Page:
But it may be another year to 18 months before it becomes available, once it has passed more trial phases to prove it works and is safe. Search speeds up for vaccine against the new coronavirus. A mystery illness emerged in China late last December.
As word of its spread got out, researchers at Inovio Pharmaceuticals paid close attention. This was even before anyone knew what was making people sick — a new coronavirus. Vaccine candidate against SARS-CoV-2 being tested. South Australian researchers working with Oracle Cloud technology and vaccine technology developed by local company Vaxine Pty Ltd are testing a vaccine candidate against the SARS-CoV-2 coronavirus responsible for the COVID-19 pandemic.
The team is headed by Nikolai Petrovsky, Flinders University Professor and Research Director at Vaxine. His team has tapped Oracle for technical collaboration, access to an expanded research community, and cloud infrastructure that helped enable the rapid design of the novel COVID-19 vaccine candidate. "The vaccine has progressed into animal testing in the US and, once we confirm it is safe and effective, will then be advanced into human trials," says Professor Petrovsky -- stressing expectations shouldn't be elevated until all testing is completed. COVID-19 vaccine candidate shows promise, research shows. University of Pittsburgh School of Medicine scientists today announced a potential vaccine against SARS-CoV-2, the new coronavirus causing the COVID-19 pandemic.
When tested in mice, the vaccine, delivered through a fingertip-sized patch, produces antibodies specific to SARS-CoV-2 at quantities thought to be sufficient for neutralizing the virus. The paper appeared today in EBioMedicine, which is published by The Lancet, and is the first study to be published after critique from fellow scientists at outside institutions that describes a candidate vaccine for COVID-19. The researchers were able to act quickly because they had already laid the groundwork during earlier coronavirus epidemics. "We had previous experience on SARS-CoV in 2003 and MERS-CoV in 2014. These two viruses, which are closely related to SARS-CoV-2, teach us that a particular protein, called a spike protein, is important for inducing immunity against the virus. The system also is highly scalable. Sciencealert. When a new disease comes out of the woodwork, scientists across the world leap into action to try and find out what they can about it, hopefully providing new ways to help.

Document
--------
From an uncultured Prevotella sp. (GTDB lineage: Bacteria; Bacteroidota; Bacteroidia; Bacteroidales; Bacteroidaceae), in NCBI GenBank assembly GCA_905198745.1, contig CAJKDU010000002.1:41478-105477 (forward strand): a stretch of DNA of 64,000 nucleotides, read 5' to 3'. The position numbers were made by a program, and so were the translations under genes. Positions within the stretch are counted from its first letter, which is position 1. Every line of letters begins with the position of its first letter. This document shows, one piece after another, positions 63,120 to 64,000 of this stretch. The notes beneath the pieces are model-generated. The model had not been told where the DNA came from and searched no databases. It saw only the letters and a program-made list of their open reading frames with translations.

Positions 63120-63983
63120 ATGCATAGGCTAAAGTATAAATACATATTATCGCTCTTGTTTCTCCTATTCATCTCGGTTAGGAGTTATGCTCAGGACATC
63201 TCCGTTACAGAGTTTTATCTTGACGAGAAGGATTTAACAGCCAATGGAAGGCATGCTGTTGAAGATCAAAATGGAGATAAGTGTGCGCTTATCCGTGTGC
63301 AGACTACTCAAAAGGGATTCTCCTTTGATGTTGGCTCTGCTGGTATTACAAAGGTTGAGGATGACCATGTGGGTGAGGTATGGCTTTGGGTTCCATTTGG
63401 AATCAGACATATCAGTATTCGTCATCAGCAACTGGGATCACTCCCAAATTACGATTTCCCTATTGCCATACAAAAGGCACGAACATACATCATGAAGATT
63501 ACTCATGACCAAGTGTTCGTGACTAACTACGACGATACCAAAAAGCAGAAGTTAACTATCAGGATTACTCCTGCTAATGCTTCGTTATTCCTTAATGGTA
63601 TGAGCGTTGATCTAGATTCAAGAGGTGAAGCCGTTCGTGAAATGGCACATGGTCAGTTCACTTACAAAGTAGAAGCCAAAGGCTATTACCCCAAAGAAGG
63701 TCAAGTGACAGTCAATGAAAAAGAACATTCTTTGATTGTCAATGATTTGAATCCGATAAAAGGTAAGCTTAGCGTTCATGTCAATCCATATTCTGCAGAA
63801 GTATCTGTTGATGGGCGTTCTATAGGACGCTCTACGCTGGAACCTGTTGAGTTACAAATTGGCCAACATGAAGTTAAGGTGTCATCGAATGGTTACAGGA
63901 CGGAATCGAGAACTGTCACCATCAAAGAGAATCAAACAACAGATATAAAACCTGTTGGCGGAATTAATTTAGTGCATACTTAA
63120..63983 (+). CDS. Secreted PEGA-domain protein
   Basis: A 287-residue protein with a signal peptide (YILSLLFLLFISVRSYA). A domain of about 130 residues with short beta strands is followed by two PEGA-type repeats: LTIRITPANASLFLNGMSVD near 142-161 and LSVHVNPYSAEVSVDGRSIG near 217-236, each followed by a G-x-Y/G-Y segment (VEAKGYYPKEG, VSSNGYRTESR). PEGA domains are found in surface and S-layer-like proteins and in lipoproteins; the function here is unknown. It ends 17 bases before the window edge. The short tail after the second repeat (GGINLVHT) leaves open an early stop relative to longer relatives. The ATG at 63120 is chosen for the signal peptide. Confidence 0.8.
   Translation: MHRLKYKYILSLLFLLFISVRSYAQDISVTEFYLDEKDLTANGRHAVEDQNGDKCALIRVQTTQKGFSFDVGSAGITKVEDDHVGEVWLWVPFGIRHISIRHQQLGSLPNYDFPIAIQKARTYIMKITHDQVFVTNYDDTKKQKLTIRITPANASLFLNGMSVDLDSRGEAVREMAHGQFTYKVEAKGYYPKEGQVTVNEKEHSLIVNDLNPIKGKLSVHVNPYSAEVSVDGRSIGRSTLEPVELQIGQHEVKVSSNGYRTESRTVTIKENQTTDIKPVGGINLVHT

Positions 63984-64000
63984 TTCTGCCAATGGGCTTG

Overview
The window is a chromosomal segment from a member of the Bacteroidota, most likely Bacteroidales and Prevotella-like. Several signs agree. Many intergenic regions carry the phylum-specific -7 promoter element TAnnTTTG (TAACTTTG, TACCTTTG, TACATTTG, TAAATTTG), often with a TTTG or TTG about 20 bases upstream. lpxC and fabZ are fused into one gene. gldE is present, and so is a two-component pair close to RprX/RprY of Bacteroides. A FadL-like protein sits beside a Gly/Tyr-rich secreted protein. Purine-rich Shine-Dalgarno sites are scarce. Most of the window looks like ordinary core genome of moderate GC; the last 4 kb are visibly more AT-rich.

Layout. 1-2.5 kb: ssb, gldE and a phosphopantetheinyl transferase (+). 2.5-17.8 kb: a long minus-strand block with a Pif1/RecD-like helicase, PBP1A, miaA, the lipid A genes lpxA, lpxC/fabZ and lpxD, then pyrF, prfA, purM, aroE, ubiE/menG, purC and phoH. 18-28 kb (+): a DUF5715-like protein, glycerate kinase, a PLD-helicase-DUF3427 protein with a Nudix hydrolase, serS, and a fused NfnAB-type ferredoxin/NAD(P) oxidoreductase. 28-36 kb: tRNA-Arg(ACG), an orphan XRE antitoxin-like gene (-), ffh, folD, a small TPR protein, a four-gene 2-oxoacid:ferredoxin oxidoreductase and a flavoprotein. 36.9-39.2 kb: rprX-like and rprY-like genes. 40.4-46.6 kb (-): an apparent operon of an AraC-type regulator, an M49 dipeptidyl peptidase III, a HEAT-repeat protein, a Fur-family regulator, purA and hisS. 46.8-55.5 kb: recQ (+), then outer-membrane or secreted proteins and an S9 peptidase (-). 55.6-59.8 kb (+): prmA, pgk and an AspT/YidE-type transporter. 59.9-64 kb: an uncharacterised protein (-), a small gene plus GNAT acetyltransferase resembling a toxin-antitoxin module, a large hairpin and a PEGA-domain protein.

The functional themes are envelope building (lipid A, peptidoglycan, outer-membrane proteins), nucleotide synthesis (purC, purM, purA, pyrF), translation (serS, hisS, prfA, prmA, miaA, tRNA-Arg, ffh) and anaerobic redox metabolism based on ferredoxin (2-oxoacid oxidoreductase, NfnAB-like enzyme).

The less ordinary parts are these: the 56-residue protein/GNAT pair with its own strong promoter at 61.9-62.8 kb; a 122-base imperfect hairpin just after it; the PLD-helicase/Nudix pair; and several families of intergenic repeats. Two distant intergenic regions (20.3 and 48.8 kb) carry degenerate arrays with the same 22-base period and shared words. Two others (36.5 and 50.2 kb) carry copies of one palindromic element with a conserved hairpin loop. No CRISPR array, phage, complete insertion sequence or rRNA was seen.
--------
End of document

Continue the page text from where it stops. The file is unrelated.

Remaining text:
Researchers at the University of Minnesota (UM) have done just that – by investigating the structure of the 'spike' protein on the surface of SARS-CoV-2, the team hopes they've contributed to the groundwork for new drug design. "In general, by learning what structural features of viral proteins are most important in establishing contact with human cells," explains UM biomedical researcher Fang Li, "we can design drugs that seek them out and block their activity - like jamming their radar.
" The team used X-ray crystallography to create a 3D model of what the spike protein looks like, and just how it binds to human cells. (You can see the finished product above.)
Scientists program cells to carry out gene-guided construction projects. Stanford researchers have developed a technique that reprograms cells to use synthetic materials, provided by the scientists, to build artificial structures able to carry out functions inside the body.
"We turned cells into chemical engineers of a sort, that use materials we provide to construct functional polymers that change their behaviors in specific ways," said Karl Deisseroth, professor of bioengineering and of psychiatry and behavioral sciences, who co-led the work. In the March 20 edition of Science, the researchers explain how they developed genetically targeted chemical assembly, or GTCA, and used the new method to build artificial structures on mammalian brain cells and on neurons in the tiny worm called C. elegans.